DoubleEvaluator eval = new DoubleEvaluator();
 
    Double result = eval.evaluate(expression);
 
    Assertions.assertEquals(5, result);
}

3.3. Evaluating Expressions Containing Variables

To evaluate expressions containing variables, we use the StaticVariableSet:

@Test
public void givenVariables_whenCallEvaluateMethod_thenSuccess() {
    String expression = "3*x+2*y";
    DoubleEvaluator eval = new DoubleEvaluator();
    StaticVariableSet<Double> variables = new StaticVariableSet<Double>();
    variables.set("x", 2.0);
    variables.set("y", 3.0);
 
    Double result = eval.evaluate(expression, variables);
 
    Assertions.assertEquals(12, result);
}

We then use the StaticVariableSet#set method to assign values to the variables.

3.4. Evaluating Expressions Containing Math Functions

We can also solve expressions containing math functions using the Javaluator library:

@Test
public void givenMathFunction_whenCallEvaluateMethod_thenSuccess() {
    String expression = "sin(x)*sin(x)+cos(x)*cos(x)";
    DoubleEvaluator eval = new DoubleEvaluator();
    StaticVariableSet<Double> variables = new StaticVariableSet<Double>();
    variables.set("x", 0.5);
 
    Double result = eval.evaluate(expression, variables);
 
    Assertions.assertEquals(1, result);
}

4. The Java Scripting API

Now that we've discussed third-party libraries, let's now discuss how we can achieve this using the built-in API. Java already comes with a small but powerful scripting API. All the classes and interfaces of this API are in the javax.script package.

It contains the ScriptEngineManager and ScriptEngine interfaces that allow us to evaluate JavaScript. Before Java 8, Java came with the Rhino engine. However, from Java 8 onward, Java comes with the newer and more powerful Nashorn engine.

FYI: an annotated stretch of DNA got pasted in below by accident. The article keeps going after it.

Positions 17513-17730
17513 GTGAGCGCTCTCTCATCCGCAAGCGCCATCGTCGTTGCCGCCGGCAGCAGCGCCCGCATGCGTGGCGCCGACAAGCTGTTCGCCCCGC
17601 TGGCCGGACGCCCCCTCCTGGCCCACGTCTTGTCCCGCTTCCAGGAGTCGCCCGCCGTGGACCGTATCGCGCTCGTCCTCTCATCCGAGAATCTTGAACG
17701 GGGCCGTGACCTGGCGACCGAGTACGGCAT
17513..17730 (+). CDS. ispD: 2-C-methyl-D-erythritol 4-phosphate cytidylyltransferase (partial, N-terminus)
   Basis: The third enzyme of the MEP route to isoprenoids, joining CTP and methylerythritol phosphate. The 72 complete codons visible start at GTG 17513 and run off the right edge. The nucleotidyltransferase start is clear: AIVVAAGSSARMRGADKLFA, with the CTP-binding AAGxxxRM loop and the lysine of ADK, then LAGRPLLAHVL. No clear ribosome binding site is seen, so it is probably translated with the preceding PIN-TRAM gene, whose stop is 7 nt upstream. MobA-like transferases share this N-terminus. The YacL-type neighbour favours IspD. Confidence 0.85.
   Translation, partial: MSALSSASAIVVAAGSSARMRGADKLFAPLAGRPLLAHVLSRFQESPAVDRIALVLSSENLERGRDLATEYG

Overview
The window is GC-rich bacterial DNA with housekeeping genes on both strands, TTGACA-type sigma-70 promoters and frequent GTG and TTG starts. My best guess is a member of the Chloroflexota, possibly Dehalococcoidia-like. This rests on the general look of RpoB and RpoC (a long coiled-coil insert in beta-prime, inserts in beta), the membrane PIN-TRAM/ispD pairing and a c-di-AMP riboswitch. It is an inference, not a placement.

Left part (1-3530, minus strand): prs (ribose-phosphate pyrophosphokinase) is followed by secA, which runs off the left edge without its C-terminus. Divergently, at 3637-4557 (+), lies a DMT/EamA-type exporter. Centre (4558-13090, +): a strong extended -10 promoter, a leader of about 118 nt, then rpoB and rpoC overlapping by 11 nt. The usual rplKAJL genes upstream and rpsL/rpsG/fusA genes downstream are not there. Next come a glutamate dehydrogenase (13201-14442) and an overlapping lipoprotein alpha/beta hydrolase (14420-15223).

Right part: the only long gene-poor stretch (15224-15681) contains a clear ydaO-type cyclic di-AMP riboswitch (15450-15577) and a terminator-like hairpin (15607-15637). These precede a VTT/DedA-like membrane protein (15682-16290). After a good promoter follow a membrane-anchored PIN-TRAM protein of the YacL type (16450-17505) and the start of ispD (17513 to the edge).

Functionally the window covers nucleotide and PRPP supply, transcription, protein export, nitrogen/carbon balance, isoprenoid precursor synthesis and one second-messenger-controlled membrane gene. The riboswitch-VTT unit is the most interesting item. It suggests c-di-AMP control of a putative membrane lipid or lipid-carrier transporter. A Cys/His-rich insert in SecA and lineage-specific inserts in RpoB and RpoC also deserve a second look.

4.1. Getting ScriptEngine Instance

To create a ScriptEngine, we first have to create an instance of ScriptEngineManager. Once we have the instance, we need to call the ScriptEngineManager#getEngineByName method to get the ScriptEngine:

ScriptEngineManager scriptEngineManager = new ScriptEngineManager();
ScriptEngine scriptEngine = scriptEngineManager.getEngineByName("JavaScript");

Note that Nashorn is the default JavaScript engine that comes packaged with the JDK.

4.2. Evaluating Simple Expressions

We can now use the above scriptEngine instance to call the ScriptEngine#eval method:

String expression = "3+2";
Integer result = (Integer) scriptEngine.eval(expression);
Assertions.assertEquals(5, result);

4.3. Evaluating Expressions Containing Variables

To evaluate expressions containing variables we need to declare and initialize variables:

String expression = "x=2; y=3; 3*x+2*y;";
Double result = (Double) scriptEngine.eval(expression);
Assertions.assertEquals(12, result);

Since we are using the JavaScript engine, we can directly add variables to the expressions as we do in JavaScript.

Note – JavaScript doesn't have direct methods to perform math operations and requires access to the Math object. Thus, we cannot solve math expressions using the Java Scripting API.

5. Conclusion

In this article, we've seen various techniques for evaluating math expressions using Java.

As always, the complete code for this example is available over on GitHub.